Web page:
• 9
    The optimized code isn't being generated at pre-processor stage nor immediately after it. Pre-processor only deals with its own language and that's it. Optimization happens at compilation and assembly stages.
    – Ignas2526
    Apr 5, 2014 at 14:01
  • 1
    Is the object file we get after compiling same as the executable file in machine language. I'm confused because, you said object file is created at second step from the last and last step is the executable file. So, the .0 file we get after compilation, is that the executable file?
    – AV94
    Sep 8, 2016 at 6:08
  • can't a single object file also be executable?
    – mfaani
    Jul 20, 2018 at 12:51

There are 3 kind of object files.

1. Relocatable object files:

Contain machine code in a form that can be combined with other relocatable object files at link time, in order to form an executable object file.

If you have an a.c source file, to create its object file with GCC you should run: gcc a.c -c

The full process would be:

  • preprocessor (cpp) would run over a.c
  • Its output (still source; cpp) will feed into the compiler (cc1).
  • Its output (assembly) will feed into the assembler (as)
  • assembler (as) will produce the relocatable object file.

That relocatable object file contains:

  • object code, and metadata for linking, and debugging (if -g was used)
  • it is not directly executable.

2. Shared object files:

Special type of relocatable object file that can be loaded dynamically, either at load time, or at run time.

  • Shared libraries are an example of these kinds of objects.

3. Executable object files:

Contain machine code that can be directly loaded into memory (by the loader, e.g execve) and subsequently executed.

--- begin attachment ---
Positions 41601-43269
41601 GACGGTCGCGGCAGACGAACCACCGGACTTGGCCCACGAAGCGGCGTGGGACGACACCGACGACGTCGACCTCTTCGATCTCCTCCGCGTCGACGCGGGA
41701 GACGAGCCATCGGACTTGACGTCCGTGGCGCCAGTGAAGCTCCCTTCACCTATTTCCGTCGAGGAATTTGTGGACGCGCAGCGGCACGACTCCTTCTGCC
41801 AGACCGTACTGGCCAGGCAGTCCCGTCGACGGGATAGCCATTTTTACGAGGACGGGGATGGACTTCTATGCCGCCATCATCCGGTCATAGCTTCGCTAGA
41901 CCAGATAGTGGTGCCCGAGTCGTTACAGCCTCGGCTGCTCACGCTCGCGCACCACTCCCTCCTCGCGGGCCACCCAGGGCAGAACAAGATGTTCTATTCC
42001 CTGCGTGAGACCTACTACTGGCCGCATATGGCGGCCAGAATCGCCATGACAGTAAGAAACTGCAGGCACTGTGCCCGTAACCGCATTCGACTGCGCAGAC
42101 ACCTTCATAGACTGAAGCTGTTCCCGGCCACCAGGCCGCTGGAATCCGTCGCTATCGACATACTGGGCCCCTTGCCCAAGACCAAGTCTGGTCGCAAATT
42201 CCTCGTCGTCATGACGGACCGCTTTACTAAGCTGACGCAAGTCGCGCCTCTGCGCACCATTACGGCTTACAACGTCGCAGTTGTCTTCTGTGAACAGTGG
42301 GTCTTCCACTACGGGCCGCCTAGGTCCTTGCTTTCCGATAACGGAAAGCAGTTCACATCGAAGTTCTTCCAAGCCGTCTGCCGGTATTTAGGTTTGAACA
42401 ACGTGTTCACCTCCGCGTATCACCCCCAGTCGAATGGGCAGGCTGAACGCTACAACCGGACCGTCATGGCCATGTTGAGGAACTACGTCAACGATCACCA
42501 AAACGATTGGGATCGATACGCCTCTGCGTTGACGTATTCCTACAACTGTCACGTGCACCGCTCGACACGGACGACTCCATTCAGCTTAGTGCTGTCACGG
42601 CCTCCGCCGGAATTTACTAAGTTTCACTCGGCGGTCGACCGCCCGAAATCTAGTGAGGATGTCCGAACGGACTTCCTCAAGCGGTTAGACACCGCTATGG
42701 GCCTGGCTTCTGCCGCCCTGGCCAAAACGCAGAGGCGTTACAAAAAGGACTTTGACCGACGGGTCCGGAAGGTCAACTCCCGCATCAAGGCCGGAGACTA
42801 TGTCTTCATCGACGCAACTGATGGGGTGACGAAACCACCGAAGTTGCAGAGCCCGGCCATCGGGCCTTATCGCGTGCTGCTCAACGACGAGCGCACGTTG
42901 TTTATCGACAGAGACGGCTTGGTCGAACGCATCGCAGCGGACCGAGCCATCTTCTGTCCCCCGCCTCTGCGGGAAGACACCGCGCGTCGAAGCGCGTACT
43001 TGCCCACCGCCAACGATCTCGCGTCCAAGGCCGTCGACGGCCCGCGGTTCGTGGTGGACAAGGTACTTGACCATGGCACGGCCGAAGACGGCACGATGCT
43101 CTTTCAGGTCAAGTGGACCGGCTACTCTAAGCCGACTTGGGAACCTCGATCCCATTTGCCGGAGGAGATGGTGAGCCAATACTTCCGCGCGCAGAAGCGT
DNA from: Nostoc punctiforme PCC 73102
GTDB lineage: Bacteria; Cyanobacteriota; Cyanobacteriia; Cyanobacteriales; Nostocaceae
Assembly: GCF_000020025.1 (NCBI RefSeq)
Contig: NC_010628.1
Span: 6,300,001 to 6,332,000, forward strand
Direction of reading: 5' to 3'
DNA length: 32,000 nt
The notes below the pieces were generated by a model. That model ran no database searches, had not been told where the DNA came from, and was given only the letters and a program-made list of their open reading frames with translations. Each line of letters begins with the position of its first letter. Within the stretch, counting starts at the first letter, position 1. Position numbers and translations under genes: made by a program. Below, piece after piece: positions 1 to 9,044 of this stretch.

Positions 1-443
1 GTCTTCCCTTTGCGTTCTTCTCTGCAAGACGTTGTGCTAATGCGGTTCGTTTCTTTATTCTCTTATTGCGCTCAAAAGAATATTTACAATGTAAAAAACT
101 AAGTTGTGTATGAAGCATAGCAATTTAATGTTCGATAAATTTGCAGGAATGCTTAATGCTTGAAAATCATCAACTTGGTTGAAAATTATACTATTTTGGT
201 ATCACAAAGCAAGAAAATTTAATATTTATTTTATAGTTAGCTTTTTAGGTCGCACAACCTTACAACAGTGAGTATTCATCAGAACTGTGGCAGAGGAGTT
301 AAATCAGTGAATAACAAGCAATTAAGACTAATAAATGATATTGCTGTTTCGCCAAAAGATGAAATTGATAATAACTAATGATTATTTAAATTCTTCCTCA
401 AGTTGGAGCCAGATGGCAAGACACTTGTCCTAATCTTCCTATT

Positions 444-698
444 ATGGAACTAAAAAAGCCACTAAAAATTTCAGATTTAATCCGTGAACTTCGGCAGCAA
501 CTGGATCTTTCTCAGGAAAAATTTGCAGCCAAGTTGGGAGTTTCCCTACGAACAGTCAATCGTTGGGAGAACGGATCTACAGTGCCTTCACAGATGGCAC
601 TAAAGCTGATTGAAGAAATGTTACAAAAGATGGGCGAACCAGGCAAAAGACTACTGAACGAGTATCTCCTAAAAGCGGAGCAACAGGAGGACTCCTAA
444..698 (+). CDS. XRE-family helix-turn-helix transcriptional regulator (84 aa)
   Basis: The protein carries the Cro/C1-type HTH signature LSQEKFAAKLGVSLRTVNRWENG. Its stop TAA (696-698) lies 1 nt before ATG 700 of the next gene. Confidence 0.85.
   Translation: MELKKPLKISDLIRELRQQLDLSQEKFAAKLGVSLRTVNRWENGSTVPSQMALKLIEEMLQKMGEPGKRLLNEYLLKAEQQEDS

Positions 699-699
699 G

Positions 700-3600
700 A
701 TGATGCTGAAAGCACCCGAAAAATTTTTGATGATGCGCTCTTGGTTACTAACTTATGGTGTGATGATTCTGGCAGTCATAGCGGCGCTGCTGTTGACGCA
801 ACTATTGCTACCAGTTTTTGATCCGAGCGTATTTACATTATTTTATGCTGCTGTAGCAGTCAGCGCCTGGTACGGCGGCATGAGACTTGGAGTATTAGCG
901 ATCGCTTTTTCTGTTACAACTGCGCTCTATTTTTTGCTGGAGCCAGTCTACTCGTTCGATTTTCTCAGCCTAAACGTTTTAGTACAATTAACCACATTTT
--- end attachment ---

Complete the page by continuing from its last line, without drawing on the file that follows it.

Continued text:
The result of running the linker over multiple relocatable object files is an executable object file. The linker merges all the input object files from the command line, from left-to-right, by merging all the same-type input sections (e.g. .data) to the same-type output section. It uses symbol resolution and relocation.

Bonus read: Static vs Dynamic Libraries

When linking against a static library the functions that are referenced in the input objects are copied to the final executable. With dynamic libraries a symbol table is created instead that will enable a dynamic linking with the library's functions/globals. Thus, the result is a partially executable object file, as it depends on the library. If the library doesn't exist, the file can no longer execute.

The linking process can be done as follows:

ld a.o -o myexecutable

The command: gcc a.c -o myexecutable will invoke all the commands mentioned at point 1 and at point 3 (cpp -> cc1 -> as -> ld1)

1: actually is collect2, which is a wrapper over ld.


An object file is just what you get when you compile one (or several) source file(s).

It can be either a fully completed executable or library, or intermediate files.

The object files typically contain native code, linker information, debugging symbols and so forth.


Object files are codes that are dependent on functions, symbols, and text to run the program. Just like old telex machines, which required teletyping to send signals to other telex machine.

In the same way processor's require binary code to run, object files are like binary code but not linked. Linking creates additional files so that the user does not have to have compile the C language themselves. Users can directly open the exe file once the object file is linked with some compiler like c language , or vb etc.

Your Answer

By clicking “Post Your Answer”, you agree to our terms of service and acknowledge you have read our privacy policy.

Not the answer you're looking for? Browse other questions tagged or ask your own question.